4. Move your body. Aim for some form of daily exercise.  The call for social distancing and isolation has led to even more sedentary lifestyles in a culture that has already been such.  If you do not have indoor exercise equipment, consider investing in something, be it an elliptical, a bike, or a treadmill.  If you don’t have room for a gym in your house, set up a corner that is devoted to fitness.  There are so many apps now that can be streamed on your TV, computer, or even your phone. Some personal trainers are working via zoom.  Remember, hours of sitting is as unhealthy as smoking a pack of cigarettes a day. Do what you can, but make the commitment to yourself to do something to get your blood flowing daily.

5. Sleep well. Practice good sleep hygiene. Keep the room where you sleep dark and cool, no blue lights from TV or computers or phones.  Keep plug-in devices away from the head of the bed. Track your sleep with a device or app to see if you are truly getting restorative rest.

6. Be curious. Whether politics, medicine, or a new subject, expand your horizons. Take on viewpoints that do not align with your own. See if you can understand with empathy why others may think or believe as they do. You don’t have to agree with it but understanding how and why helps with mind expansion–never a bad thing, especially now while we are so socially distanced.

7. Volunteer if you are able. That can be online reading to students, (there is a great program sponsored by the Rotary Club), sewing masks, or delivering food to the needy. Recognition is not necessary but the personal satisfaction of giving is wonderful for the mind and attitude. One of the most rewarding aspects of volunteering right now is how it brings us closer to others and makes us feel valuable and meaningful. It could be the pick-me-up your 2020 needs to lead you into the new year.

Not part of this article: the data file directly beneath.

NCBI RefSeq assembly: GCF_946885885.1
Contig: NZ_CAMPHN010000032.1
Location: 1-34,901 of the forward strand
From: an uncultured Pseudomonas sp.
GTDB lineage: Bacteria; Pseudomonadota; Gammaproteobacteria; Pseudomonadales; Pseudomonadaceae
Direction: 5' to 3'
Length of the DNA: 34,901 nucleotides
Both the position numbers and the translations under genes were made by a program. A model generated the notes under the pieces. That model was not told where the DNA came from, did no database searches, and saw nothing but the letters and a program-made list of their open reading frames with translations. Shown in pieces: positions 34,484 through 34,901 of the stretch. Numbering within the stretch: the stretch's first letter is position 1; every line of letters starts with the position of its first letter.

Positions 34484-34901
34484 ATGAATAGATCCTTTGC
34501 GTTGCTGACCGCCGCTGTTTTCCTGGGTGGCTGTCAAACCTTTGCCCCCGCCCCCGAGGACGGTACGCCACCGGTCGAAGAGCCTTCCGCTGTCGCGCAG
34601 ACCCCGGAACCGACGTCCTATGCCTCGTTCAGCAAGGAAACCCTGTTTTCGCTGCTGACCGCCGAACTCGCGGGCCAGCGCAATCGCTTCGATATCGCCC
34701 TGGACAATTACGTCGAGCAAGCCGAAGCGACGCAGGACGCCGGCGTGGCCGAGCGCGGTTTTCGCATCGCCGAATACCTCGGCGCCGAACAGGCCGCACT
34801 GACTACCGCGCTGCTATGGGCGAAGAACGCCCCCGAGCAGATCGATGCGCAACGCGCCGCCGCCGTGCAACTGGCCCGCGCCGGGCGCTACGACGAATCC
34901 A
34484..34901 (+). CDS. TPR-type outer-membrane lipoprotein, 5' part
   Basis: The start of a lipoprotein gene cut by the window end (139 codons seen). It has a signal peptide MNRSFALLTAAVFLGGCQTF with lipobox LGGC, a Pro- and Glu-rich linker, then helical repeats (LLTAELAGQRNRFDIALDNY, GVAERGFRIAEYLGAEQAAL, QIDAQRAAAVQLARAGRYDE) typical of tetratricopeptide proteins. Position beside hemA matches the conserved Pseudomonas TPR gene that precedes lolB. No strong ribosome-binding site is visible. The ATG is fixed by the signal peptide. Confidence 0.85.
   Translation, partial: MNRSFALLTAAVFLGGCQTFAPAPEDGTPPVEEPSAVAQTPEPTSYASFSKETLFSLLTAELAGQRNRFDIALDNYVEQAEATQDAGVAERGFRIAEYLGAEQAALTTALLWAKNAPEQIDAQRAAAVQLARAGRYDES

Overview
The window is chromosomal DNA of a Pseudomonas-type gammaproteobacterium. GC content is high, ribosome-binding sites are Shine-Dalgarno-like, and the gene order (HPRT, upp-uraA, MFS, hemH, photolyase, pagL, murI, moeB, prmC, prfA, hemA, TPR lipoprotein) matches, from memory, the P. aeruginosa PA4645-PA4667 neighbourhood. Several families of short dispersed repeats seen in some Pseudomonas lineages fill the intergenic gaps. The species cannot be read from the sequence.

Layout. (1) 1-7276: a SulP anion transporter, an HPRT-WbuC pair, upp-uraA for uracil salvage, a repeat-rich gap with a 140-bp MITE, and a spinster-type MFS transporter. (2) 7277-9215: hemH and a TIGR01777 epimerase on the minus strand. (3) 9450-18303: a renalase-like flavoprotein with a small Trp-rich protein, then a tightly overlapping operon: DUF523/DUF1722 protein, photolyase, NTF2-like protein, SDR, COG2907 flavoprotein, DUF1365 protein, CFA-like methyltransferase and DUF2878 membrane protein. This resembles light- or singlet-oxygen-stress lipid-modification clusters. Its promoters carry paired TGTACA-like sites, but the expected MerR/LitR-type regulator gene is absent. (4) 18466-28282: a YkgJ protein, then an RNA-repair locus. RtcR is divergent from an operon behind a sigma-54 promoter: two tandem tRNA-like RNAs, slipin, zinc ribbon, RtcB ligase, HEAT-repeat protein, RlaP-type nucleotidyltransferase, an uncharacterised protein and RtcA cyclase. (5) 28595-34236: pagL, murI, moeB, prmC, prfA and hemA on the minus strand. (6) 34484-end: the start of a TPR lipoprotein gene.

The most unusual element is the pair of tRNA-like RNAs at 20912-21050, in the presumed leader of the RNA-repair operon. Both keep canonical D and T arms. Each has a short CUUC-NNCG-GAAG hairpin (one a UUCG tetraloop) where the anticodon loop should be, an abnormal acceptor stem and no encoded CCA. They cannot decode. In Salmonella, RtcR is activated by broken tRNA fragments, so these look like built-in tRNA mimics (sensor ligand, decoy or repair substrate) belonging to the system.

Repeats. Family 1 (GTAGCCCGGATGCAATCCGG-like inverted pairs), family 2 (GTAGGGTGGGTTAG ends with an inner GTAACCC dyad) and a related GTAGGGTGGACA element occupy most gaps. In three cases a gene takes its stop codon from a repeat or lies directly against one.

8. Continue to stay safe with social distancing, masking up when going into public places, and frequent handwashing. The tendency to let down our guard after months of COVID is tempting.  We are, unfortunately, still seeing unprecedented levels of infection of this virus. We all still have to continue to work together to keep each other safe. If you are sick or have had a known exposure to someone with the virus, stay home, get tested, and stop the spread as much as possible.

9. Get outdoors. Ground yourself in nature whenever possible. This can be combined with exercise in some settings while still practicing Number 8. In order for vitamin D to get converted to its active form, our bodies need sunlight. Get outside to take in the sun, breathe in the fresh air, and to enjoy the world around you. One Harvard Health study of more than 1,000 adults, for instance, found that those who got outside and walked at least 20 minutes a day (exercise and being outside), five days a week reported 43% fewer sick days than their less active counterparts. Even when the active people got sick, it wasn’t as severe or as long-lasting.

10. Be kind.  In the  paraphrased words of John Wesley, “Do all the good that you can, by all the means you can, in all the ways you can, in all the places you can, at all the times you can, to all the people you can, as long as ever you can.” The Mayo Clinic even reports that practicing loving kindness has the following health benefits: reduced pain and tension from migraines; reduced symptoms of depression; and possible slowing of the the aging process. Studies have found that women who practice loving kindness meditation have longer telomeres, which are like little end-caps on your DNA. Shorter telomeres have been associated with faster aging.

All of us at Sinusitis Wellness wish you and yours a wonderful holiday season and a happy, healthy new year. Cheers to a brighter 2021!